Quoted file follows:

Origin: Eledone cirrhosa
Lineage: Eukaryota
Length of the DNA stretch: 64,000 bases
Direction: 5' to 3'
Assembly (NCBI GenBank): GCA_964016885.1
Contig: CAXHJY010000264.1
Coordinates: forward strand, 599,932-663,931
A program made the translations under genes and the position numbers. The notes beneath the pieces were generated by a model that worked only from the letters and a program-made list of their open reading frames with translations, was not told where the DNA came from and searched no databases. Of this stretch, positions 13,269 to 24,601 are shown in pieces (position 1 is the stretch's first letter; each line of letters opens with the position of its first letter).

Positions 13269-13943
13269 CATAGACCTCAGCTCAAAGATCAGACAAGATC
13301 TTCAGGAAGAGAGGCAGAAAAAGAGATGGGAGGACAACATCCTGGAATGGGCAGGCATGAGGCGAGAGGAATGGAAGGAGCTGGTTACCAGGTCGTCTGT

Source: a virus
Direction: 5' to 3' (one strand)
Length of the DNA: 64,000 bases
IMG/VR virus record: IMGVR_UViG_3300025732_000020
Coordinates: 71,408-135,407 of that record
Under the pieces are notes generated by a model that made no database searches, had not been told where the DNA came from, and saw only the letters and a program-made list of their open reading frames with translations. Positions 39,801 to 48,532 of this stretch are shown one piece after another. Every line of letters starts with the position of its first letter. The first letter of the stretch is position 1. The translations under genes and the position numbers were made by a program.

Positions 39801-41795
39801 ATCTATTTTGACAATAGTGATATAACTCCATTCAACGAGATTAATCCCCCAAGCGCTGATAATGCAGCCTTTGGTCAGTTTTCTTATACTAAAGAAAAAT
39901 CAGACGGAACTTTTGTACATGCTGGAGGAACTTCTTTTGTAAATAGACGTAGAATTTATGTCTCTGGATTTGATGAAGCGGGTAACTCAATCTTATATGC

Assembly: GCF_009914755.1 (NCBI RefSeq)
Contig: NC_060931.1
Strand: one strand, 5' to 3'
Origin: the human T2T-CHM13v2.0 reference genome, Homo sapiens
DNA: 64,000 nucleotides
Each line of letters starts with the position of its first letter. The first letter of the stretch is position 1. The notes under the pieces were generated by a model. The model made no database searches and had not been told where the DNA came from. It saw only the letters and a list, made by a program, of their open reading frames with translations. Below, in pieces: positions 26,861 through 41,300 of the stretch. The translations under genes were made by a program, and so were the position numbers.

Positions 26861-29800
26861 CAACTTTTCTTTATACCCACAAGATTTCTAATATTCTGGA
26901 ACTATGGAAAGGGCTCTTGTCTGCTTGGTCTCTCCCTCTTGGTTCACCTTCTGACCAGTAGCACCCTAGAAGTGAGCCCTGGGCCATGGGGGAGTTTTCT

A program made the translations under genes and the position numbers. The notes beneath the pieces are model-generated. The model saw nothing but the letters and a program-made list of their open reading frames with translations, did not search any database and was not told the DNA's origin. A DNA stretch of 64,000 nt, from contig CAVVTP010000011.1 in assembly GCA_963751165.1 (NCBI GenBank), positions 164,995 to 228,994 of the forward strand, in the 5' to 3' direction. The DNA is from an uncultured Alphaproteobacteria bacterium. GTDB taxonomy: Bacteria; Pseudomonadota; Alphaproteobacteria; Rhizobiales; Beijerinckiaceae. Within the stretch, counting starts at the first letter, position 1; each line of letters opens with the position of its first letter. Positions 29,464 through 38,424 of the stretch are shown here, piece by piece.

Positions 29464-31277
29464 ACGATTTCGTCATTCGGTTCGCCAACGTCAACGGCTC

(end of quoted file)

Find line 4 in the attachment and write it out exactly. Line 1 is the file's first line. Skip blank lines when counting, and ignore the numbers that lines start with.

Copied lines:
Direction: 5' to 3'